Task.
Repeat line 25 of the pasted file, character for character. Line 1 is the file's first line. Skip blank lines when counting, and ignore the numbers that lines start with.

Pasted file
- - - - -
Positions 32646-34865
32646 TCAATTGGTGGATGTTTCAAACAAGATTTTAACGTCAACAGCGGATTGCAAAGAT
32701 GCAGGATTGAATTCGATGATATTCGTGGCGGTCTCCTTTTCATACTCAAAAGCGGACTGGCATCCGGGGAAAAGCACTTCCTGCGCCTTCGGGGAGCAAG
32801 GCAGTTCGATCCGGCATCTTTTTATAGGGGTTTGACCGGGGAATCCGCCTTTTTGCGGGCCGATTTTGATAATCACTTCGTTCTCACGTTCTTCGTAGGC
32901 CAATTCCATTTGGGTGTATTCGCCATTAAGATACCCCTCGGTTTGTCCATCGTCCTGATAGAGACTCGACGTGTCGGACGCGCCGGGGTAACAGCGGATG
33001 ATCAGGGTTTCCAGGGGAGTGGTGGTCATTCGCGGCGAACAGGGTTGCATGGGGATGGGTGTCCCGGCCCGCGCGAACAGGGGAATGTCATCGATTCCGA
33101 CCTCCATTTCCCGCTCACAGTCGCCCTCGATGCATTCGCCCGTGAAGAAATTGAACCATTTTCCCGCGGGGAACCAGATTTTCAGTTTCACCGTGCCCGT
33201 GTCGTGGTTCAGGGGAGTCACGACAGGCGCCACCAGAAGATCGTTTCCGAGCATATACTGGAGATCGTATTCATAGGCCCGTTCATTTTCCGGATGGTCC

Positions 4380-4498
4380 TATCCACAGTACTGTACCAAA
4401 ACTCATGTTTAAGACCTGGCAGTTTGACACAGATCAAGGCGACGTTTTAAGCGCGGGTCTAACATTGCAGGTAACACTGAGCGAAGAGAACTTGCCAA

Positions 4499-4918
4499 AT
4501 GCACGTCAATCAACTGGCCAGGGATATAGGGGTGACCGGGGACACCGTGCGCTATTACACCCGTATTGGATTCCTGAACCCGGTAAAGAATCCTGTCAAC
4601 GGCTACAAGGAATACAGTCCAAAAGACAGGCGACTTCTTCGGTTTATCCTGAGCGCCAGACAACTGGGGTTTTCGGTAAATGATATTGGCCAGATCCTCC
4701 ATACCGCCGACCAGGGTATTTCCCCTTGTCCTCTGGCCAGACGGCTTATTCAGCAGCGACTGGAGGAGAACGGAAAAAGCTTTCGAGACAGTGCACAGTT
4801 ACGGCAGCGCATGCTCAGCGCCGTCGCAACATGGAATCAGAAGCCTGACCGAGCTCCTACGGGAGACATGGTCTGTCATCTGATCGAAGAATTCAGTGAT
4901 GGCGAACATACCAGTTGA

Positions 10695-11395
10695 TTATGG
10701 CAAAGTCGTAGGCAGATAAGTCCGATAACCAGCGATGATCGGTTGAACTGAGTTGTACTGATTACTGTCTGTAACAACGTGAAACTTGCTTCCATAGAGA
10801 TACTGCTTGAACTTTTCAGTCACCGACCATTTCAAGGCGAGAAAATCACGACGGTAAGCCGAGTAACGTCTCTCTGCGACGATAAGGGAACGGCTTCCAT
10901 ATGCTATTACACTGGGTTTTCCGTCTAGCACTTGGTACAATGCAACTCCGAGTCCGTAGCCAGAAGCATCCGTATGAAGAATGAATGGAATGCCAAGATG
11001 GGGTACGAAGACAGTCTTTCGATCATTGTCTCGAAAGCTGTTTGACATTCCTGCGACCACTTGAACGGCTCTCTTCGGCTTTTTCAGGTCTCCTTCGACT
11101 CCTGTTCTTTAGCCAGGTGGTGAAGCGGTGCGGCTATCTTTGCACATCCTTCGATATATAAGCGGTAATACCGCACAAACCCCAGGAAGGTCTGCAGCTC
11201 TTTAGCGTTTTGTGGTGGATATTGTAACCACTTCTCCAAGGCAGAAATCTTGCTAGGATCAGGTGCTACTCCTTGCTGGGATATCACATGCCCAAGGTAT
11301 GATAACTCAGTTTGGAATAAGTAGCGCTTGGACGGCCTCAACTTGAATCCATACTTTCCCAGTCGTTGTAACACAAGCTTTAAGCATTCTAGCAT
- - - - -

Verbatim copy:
11101 CCTGTTCTTTAGCCAGGTGGTGAAGCGGTGCGGCTATCTTTGCACATCCTTCGATATATAAGCGGTAATACCGCACAAACCCCAGGAAGGTCTGCAGCTC